RoboSumo challenge 2010
18th May 2010
A "bout" in the competition, each robot is programmed to seek out their opponent and attempts to push them off the table.
The 2010 RoboSumo challenge, sponsored by Farnell, culminated in a dramatic final tournament last week in Room 007 in DIT Kevin Street. This demanding competition requires students in the School of Electrical Engineering Systems to design, build and program a small robot that is completely autonomous. Working in teams of three, the students build the robots using the type of electrical and electronic components that they are likely to use in industry after they graduate.
Teams of students are required to complete their robots within a tight budget, so recycled materials and parts are often used to supplement those which are purchased. Once built and programmed, the finished robots compete against each other in a dramatic three-hour sumo tournament, in which each robot tries to hunt down its opponent and drive it out of a circular arena. The students are also required to maintain an online design wiki and make presentations relating to the challenge. In addition to 1st and 2nd prize in the overall competition, four prizes were also awarded for the design quality of the robots which, according to head of Department Michael Farrell, were exceptionally strong this year. Prize money was funded by Farnell.
Anthony Kelly and Carlos from sponsors Farnell, present the cheque to Head of Department of Electrical Engineering, Michael Farrell.
First prize went to ‘Team PSP’ – Patrick Fay, Peter Kellett and Stephen Kennedy – while ‘Sumo Miriam’ won second prize for James Salisbury, Keith McFadden and Conor Gath.
DT009 students Patrick Fay, Peter Kellett and Stephen Kennedy of Team "PSP" are presented with first prize by Head of Department Michael Farrell.
DT021 students James Salisbury, Keith McFadden and Conor Gath of team "Sumo Miriam" are presented with second prize.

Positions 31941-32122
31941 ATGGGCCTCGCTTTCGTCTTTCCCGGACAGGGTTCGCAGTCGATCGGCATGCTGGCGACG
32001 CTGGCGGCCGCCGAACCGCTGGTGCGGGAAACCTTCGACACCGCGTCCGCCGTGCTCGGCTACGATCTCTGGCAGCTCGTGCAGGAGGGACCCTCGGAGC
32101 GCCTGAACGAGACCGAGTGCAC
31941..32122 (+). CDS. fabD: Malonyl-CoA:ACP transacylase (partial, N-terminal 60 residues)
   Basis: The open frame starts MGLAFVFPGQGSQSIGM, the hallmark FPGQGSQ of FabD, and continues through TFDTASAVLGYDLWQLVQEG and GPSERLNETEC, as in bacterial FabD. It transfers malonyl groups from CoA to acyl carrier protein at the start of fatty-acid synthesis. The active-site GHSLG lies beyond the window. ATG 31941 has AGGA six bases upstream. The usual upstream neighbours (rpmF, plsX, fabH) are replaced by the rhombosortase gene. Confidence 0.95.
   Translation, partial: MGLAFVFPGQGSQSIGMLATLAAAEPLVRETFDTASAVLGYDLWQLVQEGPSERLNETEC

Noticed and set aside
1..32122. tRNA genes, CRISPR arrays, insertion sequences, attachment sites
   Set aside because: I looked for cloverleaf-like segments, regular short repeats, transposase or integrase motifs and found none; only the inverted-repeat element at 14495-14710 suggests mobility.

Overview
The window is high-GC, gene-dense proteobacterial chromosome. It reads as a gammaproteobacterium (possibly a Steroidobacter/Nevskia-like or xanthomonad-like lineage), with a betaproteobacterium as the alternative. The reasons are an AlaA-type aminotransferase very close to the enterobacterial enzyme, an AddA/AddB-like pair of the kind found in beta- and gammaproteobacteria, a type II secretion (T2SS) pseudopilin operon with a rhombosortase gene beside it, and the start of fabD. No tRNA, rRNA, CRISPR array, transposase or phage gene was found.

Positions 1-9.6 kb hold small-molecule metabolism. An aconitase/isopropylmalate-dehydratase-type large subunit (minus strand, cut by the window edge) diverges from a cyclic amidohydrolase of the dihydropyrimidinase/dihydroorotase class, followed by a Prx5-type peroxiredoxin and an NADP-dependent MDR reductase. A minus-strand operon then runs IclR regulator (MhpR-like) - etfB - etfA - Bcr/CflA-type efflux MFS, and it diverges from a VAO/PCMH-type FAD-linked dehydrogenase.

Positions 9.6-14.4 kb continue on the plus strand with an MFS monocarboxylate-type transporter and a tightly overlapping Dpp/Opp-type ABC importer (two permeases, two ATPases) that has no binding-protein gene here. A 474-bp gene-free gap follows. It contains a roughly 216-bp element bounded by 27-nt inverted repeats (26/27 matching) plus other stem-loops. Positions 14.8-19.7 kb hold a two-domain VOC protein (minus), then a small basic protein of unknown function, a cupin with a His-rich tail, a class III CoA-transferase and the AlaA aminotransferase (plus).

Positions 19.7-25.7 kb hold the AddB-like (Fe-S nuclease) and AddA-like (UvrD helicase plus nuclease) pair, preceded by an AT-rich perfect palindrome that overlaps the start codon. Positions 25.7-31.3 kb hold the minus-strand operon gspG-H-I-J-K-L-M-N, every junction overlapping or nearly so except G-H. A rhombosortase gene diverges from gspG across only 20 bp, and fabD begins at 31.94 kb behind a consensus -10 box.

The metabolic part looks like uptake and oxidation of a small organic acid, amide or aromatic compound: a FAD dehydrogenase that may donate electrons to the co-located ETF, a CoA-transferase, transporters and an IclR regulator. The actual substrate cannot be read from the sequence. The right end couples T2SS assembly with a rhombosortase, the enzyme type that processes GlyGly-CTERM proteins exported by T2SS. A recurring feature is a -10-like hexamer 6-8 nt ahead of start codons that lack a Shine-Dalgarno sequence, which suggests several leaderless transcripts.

Aidan Higgins, Niall Mulvehill, Mark Bagnall (DT009) of team "McLovin", receive their design prize
Members of team "Byrne Corey Elliott" (DT021) are presented with a design prize by Michael Farrell
DT009 students Daniel Fitzpatrick, David Murphy & Anthony MDonnell of "No Pushover" get their design prize.
John MKenna, Keith Connaughton, Brian Grennan (DT009) receive their desgin prize
The competition is a product of the Engineering Practice and Design PBL module which forms part of the DT021 and DT009 academic programmes in electrical engineering. The module is designed to allow students to combine their knowledge of instrumentation, programming, microprocessors, mechanics to produce an interesting and complex piece of engineering hardware.
The module and competition is now entering its fifth year. It is very popular with students (and staff!) and is being considered for possible inclusion in other academic programmes at DIT. For more details on the competition see http://eleceng.dit.ie/robosumo . The School of Electrical Engineering Systems would like to acknowledge the generous support of Farnell, distributor of electronic, electrical, industrial and maintenance, repair & operations (MRO) products http://ie.farnell.com).
Over the 12 weeks of the Engineering Design and Practice module, students design, build and program autonomous "sumo" robots.
Samples of robot design